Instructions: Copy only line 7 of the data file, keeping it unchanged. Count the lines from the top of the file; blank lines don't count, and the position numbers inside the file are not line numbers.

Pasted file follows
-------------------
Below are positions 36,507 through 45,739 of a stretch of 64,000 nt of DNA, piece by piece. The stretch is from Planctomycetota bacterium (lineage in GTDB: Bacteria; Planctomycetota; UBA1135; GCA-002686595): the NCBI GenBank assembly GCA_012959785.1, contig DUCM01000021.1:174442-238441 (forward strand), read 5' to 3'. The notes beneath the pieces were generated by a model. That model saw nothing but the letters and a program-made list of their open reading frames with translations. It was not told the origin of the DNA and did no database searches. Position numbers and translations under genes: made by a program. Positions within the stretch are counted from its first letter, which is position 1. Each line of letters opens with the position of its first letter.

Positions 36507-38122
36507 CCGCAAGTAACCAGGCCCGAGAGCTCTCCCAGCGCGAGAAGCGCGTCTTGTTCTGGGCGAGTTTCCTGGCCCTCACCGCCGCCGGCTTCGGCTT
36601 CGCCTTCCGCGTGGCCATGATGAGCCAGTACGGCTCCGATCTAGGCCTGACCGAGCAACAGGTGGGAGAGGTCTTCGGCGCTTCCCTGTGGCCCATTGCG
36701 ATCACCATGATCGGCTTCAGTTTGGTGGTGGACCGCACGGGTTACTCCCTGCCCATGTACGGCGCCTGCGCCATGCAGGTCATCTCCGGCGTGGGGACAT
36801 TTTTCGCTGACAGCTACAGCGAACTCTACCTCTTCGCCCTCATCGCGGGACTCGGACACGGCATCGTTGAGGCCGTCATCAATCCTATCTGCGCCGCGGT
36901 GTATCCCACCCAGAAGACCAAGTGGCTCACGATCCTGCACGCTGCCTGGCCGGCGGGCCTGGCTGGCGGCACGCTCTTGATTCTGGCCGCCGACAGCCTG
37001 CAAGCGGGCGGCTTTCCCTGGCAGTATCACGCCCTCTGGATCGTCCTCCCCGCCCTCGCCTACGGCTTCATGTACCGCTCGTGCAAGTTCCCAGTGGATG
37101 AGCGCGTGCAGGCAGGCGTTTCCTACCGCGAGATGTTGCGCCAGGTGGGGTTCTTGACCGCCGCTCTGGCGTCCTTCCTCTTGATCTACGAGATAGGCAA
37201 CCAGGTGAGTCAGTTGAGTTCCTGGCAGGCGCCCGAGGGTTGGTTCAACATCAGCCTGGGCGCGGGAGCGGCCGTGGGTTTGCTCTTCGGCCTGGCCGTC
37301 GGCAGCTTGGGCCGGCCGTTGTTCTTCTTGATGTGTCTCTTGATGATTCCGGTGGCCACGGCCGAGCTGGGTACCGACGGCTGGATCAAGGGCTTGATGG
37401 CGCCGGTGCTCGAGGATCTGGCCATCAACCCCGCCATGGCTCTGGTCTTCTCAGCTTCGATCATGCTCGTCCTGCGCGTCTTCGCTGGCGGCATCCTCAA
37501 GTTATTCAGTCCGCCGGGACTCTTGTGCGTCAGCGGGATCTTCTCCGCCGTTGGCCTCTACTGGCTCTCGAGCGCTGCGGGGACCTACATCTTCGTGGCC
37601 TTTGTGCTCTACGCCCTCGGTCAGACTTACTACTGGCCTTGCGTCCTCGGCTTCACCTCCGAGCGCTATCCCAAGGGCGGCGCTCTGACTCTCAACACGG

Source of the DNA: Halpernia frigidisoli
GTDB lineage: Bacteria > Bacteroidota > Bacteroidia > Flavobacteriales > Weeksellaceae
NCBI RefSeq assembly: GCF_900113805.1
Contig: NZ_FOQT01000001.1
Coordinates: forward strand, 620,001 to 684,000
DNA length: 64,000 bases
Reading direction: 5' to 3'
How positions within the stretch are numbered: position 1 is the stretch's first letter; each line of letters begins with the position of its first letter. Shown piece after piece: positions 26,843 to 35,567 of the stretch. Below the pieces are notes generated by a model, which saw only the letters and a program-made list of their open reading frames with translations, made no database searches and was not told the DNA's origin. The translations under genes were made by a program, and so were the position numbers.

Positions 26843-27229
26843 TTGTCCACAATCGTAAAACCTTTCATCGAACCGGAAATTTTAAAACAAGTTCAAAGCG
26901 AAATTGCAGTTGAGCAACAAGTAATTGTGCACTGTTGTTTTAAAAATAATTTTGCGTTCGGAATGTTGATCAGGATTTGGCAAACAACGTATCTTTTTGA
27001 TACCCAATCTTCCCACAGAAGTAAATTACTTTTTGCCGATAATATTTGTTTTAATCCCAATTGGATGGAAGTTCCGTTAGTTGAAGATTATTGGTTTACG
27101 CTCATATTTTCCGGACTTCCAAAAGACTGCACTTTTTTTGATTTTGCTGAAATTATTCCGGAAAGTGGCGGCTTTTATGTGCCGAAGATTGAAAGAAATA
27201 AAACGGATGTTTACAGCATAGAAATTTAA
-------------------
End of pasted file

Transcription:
36901 GTATCCCACCCAGAAGACCAAGTGGCTCACGATCCTGCACGCTGCCTGGCCGGCGGGCCTGGCTGGCGGCACGCTCTTGATTCTGGCCGCCGACAGCCTG